I think my main problem with it was the pacing, and the speed at which the story moves before it slows down a bit towards the end. The characters all figure everything out way too quickly, within the first ten minutes, in order to get to what the filmmakers probably considered the meat of the story: how groups of people will turn on each other to survive. The problem is that this removes any real mystery or sense of discovery from the beginning of the film, as we're presented with the rules very early on and then just have to watch increasingly shrill and awful people decide to kill the weakest among them. This also leads to some groan-worthy exposition and leaps of logic as people figure out how to control who gets killed with no real effort, just some quickly babbled nonsense. At first I thought this implied a mole in the group, but (spoiler alert) no, it was just lazy writing There was also a problem with the pacing of the film, as I said. The orb kills someone every two minutes, no more no less, and so the dwindling group of survivors has two minutes to talk and try to discover a way out of their predicament once somebody is killed. The film is presented in real time, yet for the first 20 minutes of the film the orb often gives the group much less than 2 minutes, while by the end it's giving more than that amount. A small quibble, maybe, but it was annoying.
The Purge: Election Year (2016) My second year working at Halloween Horror Nights the theme was The Purge, and it was decidedly un-Halloween. Guests would walk around a corner and someone in an intentionally cheap mask (mimicking the masks in the film, of course) wearing a tuxedo would walk up and point a gun at their heads. Sometimes people with chainsaws would lunge at them, too. I was disappointed all season long, because nothing about it seemed appropriate, or in the proper spirit. Personally, I would not consider the Purge films to be horror, or at least I would consider them horror in only the loosest sense. I'm not trying to be a pedant here, but the films have just never been scary, and don't really seem interested in scaring people beyond a couple obligatory jump scares. The only thing that causes the films to be filed under horror are their general aesthetic and focus on gore. I would actually consider the films to be grimier-than-most action flicks. But these films are categorized as horror, and labels can be so slippery when discussing genre films anyway, so I'll go ahead and add it to the scorecard for my Halloween viewing.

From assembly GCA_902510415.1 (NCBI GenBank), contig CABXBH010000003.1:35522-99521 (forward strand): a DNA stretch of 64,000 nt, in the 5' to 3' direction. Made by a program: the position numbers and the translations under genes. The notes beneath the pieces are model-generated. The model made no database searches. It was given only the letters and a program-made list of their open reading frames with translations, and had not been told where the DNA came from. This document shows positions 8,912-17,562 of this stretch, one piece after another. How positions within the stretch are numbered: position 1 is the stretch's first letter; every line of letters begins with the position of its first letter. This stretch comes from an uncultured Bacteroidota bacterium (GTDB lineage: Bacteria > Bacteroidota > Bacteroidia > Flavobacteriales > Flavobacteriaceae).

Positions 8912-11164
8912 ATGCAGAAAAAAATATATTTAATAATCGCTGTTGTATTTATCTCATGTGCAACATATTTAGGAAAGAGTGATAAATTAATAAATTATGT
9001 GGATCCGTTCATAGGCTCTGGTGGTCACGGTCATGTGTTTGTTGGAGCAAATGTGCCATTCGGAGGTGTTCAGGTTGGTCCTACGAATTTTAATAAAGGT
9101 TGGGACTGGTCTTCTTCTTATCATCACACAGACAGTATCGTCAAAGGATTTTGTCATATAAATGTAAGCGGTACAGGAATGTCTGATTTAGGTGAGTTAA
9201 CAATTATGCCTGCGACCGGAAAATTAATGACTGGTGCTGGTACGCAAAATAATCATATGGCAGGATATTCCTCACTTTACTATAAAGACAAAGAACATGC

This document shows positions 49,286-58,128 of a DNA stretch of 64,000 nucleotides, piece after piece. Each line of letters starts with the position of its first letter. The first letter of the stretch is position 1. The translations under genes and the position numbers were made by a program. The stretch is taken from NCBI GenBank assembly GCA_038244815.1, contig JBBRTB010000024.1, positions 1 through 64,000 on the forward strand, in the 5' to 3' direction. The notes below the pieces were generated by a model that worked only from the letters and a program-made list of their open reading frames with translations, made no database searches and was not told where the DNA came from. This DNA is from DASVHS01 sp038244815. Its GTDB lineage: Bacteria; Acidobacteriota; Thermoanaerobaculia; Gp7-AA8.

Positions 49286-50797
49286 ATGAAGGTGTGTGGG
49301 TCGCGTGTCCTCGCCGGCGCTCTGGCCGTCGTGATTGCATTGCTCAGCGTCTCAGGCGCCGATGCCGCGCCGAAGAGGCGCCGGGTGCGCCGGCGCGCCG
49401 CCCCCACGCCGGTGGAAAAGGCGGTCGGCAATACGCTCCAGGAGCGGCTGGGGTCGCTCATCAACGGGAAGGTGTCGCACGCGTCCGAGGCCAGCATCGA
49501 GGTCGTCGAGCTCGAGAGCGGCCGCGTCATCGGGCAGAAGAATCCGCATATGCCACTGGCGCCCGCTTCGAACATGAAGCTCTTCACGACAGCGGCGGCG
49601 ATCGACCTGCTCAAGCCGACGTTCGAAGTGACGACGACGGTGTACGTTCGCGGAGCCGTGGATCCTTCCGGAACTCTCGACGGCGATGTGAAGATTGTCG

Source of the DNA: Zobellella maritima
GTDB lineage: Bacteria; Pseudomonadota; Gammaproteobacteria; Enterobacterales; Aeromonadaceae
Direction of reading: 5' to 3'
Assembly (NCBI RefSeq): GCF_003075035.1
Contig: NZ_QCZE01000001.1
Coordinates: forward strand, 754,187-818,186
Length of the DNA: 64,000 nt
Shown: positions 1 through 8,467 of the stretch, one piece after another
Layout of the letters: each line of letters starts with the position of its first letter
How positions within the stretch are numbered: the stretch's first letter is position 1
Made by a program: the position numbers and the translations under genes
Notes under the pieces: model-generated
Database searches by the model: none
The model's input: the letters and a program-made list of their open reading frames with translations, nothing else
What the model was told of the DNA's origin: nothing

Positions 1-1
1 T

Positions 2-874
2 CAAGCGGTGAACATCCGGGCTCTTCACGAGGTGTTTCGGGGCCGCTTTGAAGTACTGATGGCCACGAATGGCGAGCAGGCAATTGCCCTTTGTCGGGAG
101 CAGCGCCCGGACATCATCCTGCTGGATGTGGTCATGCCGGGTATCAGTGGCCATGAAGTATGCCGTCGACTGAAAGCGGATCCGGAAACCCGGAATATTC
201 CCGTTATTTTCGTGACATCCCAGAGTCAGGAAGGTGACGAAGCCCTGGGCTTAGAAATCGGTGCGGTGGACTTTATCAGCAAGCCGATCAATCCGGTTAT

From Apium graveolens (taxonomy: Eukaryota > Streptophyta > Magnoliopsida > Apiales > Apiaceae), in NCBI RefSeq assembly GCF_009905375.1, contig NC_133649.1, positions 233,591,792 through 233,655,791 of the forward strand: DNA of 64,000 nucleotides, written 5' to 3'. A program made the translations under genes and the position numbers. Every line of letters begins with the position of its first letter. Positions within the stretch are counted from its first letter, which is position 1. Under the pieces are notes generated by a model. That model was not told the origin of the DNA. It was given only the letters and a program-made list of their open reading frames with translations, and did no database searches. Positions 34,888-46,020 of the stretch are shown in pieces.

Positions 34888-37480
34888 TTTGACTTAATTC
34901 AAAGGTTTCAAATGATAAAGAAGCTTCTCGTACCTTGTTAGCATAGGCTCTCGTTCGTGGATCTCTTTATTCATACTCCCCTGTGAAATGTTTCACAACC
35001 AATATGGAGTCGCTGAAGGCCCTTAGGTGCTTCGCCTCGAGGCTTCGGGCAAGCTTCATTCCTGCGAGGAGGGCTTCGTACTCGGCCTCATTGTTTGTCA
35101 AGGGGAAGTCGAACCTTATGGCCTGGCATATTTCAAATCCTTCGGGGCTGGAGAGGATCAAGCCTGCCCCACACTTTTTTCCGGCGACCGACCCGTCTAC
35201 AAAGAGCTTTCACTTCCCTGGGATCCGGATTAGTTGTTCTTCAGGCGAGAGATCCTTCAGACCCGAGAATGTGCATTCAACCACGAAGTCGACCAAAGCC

Or perhaps I should be more forgiving to the Purge films. Certainly they do what all great horror movies do by tapping into a prevalent fear of the day. These days, when we have more mass shootings then there are days in the year, when every large gathering brings with it the fear that some madman with a gun will choose to cut down dozens of civilians, when every parent worries about not whether their child will fit in at school, but whether one of their classmates came to school with their parent's gun, and our elected politicians respond to the largest mass shooting we've seen by explaining to us why we can't do anything about gun violence, the Purge films do tap into something. It certainly seems in this country that we've become resigned to random mass shootings, and it's beginning to feel like the victims of those shootings are our sacrificial offerings in order to live in America. In that light, a film about an annual culling of the poor and helpless orchestrated by wealthy politicians seems like the perfect vehicle for exploring very real anxieties. It's so obvious that you can't even call it a metaphor; the films directly address the world we live in today. The problem is, the Purge films just aren't very good.
The original Purge was a forgettable home invasion film that introduced the concept of an annual murder-fest in a film that never actually revolved around said murder-fest. It was decent enough, bolstered mainly by Ethan Hawke giving it his all in a film that did not deserve it, and the reliable thrills of vicariously watching characters mount a makeshift defense of their home. I had a lot of issues with both the plot and also the general world building of the film, as the purge did not make sense to me. Not only could I not see it actually becoming the law of the land, but I had serious questions about how the rules of that society as presented would function. Putting that aside, the biggest flaw was that The Purge never became about the purge, it was a standard home invasion flick with some lip service towards dystopian horror. The second film, The Purge: Anarchy, was a massive improvement over the first, and while not a film I've ever felt driven to revisit, it was one I actually enjoyed. It took the major problems of the first film and seemed to address them all. The world was fleshed out significantly by shifting the focus from one family being stalked by rich kids to an ensemble piece focusing on several characters over the night in question. The film's varied locales and multiple points of view pointed a way towards the Purge films becoming almost an anthology series of desperate characters struggling against a violent dystopian society.